I’ve seen so much of the zombie apocalypse that I now feel suitably numb to the whole scenario; numb enough, at least, to be able to deal with it calmly and with a level of effortless cool, should it actually come to pass. Appropriately enough, it seems that Deadlight’s ‘hero’ – Randal Wayne- has had just about enough of the undead, too. He stumbles through the game with a gruff bravado and a longing for his possibly-dead-by-now wife: barely even batting an eyelid to the swathes of zombies that surround him. Apathy, it seems, is infectious.
On the surface, Deadlight portrays itself as the spiritual successor to the likes of Prince of Persia, Flashback and Another World. It swaggers into the room with promises of old-school platforming mechanics, zombie-led puzzles and an all-important level of current generation sheen. For the first chapter, at least, the game delivers. The prospect of enemy driven puzzles and the atmosphere are breath-taking at times. Zombies lurk, claw and chase you from the background and foreground; highlighting as-yet-unknown dangers and subtly guiding you into the mentality that you should be reading your environment. When the zombies, sorry – shadows- rise, panic-fueled evasion sets in; adding a sense of urgency and making those precise jumps more crucial than ever.
Despite having witnessed so many apocalypses this hardware generation, the desolate, zombie infested Seattle of 1986 still has a fair amount of weight to it. The beautiful and varied use of lighting and the detailed interiors are, by far, the game’s strongest feature. Distance and a sense of not always being quite in the foreground of events add a relatable and realistic character to the proceedings and ransacking abandoned houses hasn’t lost any of its appeal since Fallout, even if there is only the odd diary page or health pack on offer.
It’s at this point that I run out of good things to say about Deadlight. Unfortunately, underneath all of its post-apocalyptic sheen (grime?) it boils down to little more than a poorly written, linear series of clichés. A lack of genuine ingenuity in terms of the puzzles and a focus on the narrative is a fatal flaw that Deadlight never quite manages to recover from. Usually, having a story driven game wouldn’t necessarily be a bad thing, but when the dialogue is largely awful, expositional garbage, my patience reaches its breaking point and I find myself searching for solid gameplay that just isn’t there. Oh, and let’s not forget the standard tortured visions: complete with deserted playgrounds. Eerie.
Imprecise controls will let you down at the most crucial moments; a chase sequence where the run button is miraculously unresponsive, or a chain fence that becomes your worst nightmare. There’s just no fluidity or sense of rhythm to the controls: just a blind hope and a roll of the dice to see if what’s meant to happen, will happen. Ineffective, last-minute combat will cripple you numerous times: meaning that many situations have to be tackled by learning from your mistakes rather than any genuine skill or intuition. Some sections actually even appear to be devoid of true solutions, forcing you to run through crowds of enemies because you’ve been denied a wall to jump from, or your weapons have been taken from you as part of the increasingly ham-fisted plot. Oh, and let’s not forget the times that enemies can shoot you whilst off-screen. Look out for that one.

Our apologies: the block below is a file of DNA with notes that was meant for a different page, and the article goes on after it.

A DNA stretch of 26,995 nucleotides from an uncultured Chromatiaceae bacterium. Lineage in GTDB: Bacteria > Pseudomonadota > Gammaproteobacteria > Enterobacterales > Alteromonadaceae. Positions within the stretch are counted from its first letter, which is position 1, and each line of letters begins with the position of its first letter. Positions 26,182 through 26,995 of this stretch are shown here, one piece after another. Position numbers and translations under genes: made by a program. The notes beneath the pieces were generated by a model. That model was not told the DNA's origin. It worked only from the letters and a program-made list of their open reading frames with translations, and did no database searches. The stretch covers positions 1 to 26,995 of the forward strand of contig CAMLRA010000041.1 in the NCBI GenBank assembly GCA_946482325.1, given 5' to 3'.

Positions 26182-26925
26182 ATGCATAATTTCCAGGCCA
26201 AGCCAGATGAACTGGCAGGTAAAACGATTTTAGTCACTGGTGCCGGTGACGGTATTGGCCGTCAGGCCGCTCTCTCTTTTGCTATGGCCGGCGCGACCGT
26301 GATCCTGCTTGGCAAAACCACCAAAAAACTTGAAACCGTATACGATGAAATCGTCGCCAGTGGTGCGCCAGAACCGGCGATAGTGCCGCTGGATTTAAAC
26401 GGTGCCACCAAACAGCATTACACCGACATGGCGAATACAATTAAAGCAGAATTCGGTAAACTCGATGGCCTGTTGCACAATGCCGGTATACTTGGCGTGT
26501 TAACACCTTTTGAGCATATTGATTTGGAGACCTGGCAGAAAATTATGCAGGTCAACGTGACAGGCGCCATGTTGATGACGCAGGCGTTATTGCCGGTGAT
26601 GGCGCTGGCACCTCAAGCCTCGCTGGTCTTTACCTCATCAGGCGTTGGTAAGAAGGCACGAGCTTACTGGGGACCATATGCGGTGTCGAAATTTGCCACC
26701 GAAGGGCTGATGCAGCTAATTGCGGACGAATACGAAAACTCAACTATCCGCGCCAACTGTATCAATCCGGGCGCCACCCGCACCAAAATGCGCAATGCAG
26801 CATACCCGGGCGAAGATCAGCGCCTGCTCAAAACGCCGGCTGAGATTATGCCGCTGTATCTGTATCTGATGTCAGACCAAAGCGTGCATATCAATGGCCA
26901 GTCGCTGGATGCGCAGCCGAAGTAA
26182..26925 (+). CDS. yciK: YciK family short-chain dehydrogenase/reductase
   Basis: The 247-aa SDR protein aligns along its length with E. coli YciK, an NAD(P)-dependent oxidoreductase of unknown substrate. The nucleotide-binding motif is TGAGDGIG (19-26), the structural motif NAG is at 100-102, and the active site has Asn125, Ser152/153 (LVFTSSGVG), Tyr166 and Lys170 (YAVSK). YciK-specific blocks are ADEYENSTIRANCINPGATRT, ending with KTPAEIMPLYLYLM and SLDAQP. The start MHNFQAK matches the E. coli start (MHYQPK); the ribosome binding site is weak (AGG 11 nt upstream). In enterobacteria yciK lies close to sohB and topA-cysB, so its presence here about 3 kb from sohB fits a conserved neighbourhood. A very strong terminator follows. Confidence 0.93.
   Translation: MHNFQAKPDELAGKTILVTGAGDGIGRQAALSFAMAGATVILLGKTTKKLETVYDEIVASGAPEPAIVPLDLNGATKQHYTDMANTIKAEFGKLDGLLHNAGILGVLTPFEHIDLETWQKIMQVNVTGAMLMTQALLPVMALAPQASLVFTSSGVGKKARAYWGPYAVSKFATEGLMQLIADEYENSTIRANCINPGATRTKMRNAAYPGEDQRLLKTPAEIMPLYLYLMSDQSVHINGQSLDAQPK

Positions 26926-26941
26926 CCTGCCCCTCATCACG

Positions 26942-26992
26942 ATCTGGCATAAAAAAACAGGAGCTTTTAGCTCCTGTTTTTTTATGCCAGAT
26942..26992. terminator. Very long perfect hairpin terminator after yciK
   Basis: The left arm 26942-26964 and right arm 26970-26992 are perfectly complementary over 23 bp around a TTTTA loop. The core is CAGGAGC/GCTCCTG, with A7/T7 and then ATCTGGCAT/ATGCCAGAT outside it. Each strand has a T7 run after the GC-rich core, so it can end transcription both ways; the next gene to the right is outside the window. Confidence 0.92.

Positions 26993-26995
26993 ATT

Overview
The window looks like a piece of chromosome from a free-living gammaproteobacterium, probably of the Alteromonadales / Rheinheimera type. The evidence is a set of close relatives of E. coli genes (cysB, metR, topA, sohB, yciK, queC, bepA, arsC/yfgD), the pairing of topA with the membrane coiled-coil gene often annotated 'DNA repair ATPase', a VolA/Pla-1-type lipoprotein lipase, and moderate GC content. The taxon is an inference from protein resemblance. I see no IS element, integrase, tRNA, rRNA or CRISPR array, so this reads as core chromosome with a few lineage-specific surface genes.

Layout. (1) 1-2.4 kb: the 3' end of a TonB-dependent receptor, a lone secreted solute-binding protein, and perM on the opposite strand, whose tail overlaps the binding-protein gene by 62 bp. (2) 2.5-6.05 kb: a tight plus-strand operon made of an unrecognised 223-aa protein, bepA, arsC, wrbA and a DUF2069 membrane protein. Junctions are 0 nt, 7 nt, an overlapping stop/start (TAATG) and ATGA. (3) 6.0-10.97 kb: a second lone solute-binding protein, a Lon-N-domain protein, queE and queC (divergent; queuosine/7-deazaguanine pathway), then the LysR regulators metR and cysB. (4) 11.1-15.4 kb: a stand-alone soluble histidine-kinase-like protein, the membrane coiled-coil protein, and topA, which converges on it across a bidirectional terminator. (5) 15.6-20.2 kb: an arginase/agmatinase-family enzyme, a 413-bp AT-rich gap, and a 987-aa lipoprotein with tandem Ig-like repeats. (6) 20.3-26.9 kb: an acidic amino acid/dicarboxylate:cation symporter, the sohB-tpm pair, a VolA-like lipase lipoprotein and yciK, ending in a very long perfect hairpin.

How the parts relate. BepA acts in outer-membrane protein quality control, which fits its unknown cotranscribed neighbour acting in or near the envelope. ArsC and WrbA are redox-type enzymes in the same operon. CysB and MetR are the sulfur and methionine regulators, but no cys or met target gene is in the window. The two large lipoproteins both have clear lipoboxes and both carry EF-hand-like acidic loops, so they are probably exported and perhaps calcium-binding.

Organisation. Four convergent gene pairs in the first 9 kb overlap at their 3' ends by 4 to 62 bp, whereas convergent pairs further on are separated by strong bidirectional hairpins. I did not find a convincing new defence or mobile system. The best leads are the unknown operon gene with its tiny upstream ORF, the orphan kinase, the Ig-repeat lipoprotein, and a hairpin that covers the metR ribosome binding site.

The most crucial failing of Deadlight is that it just never manages to quite live up to its potential. It’s a beautiful game, full of rich environmental detail and polish. The Unreal Engine is put to suitably good use and is pleasing to look at. That is, until you get dealt a cheap death at the hands of indistinguishable platform amongst the scenery: becoming, as it often does, a mess of muddy brown and grey textures that look like the sweepings from the Gears of War cutting room floor. When a fall usually means death and a reload, as opposed to a quick ‘try again’, you’ll notice the frustration starting to set in. Ultimately, Deadlight fails by never quite finding a sense of character with its gameplay. It knowingly references the likes of Prince of Persia and Flashback but forgets that the players who pick up on such references are going to have higher standards.
Upon finishing it I still couldn’t really tell you exactly how you play it, other than you die a lot and are forced to learn through trial and error. Sadly, that just isn’t my idea of fun. Exploration, precision, diverse application of learned skills; these are the gameplay elements that I found myself constantly craving, yet Deadlight never quite lives up to the promise of its impressive presentation. It takes pleasure in throwing out cheap shots and lets itself down far too regularly; whenever the unresponsive run button causes you to miss a jump, an enemy shoots you off-screen or you have a puzzle solution patronizingly narrated to you.
Running in at less than two hours playtime and offering little beyond some fairly arbitrary collectibles for the more dedicated player, Deadlight just doesn’t warrant going back to. If it had just a few more genuinely satisfying segments, some fair yet challenging puzzles and environments truly worthy of exploration, then the game would be worthy of greatness. If it had even made the effort to be as good as the games it is emulating then the 1200 points price tag would be at least somewhat justified. The game’s failings aren’t crushing, it’s not even that bad of an experience, overall; it’s just that every flaw, every stumble and every cheap death is a brutal reminder of how good it could have been. Deadlight is released exclusively on XBOX Live Arcade, Wednesday 1st August.- The Faux Bot